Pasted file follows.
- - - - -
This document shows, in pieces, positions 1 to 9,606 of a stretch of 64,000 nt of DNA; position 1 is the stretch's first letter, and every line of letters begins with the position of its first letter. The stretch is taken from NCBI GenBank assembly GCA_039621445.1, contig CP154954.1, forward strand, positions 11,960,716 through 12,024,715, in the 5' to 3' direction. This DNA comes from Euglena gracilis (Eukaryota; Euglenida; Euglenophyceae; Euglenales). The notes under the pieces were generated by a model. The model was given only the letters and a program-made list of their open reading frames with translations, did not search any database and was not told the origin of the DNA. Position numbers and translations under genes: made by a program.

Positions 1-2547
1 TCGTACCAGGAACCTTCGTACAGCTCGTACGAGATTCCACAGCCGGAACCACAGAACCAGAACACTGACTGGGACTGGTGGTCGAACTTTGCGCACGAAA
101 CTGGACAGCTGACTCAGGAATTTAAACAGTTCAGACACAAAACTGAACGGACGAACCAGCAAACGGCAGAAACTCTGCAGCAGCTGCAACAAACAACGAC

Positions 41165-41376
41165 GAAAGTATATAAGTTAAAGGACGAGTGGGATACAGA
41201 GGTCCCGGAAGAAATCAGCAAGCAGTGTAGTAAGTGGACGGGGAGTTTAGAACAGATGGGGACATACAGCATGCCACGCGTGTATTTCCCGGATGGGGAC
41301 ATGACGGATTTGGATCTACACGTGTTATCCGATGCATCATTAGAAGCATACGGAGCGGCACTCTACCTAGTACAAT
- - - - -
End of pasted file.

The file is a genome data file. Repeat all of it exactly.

This document shows, in pieces, positions 1 to 9,606 of a stretch of 64,000 nt of DNA; position 1 is the stretch's first letter, and every line of letters begins with the position of its first letter. The stretch is taken from NCBI GenBank assembly GCA_039621445.1, contig CP154954.1, forward strand, positions 11,960,716 through 12,024,715, in the 5' to 3' direction. This DNA comes from Euglena gracilis (Eukaryota; Euglenida; Euglenophyceae; Euglenales). The notes under the pieces were generated by a model. The model was given only the letters and a program-made list of their open reading frames with translations, did not search any database and was not told the origin of the DNA. Position numbers and translations under genes: made by a program.

Positions 1-2547
1 TCGTACCAGGAACCTTCGTACAGCTCGTACGAGATTCCACAGCCGGAACCACAGAACCAGAACACTGACTGGGACTGGTGGTCGAACTTTGCGCACGAAA
101 CTGGACAGCTGACTCAGGAATTTAAACAGTTCAGACACAAAACTGAACGGACGAACCAGCAAACGGCAGAAACTCTGCAGCAGCTGCAACAAACAACGAC

Positions 41165-41376
41165 GAAAGTATATAAGTTAAAGGACGAGTGGGATACAGA
41201 GGTCCCGGAAGAAATCAGCAAGCAGTGTAGTAAGTGGACGGGGAGTTTAGAACAGATGGGGACATACAGCATGCCACGCGTGTATTTCCCGGATGGGGAC
41301 ATGACGGATTTGGATCTACACGTGTTATCCGATGCATCATTAGAAGCATACGGAGCGGCACTCTACCTAGTACAAT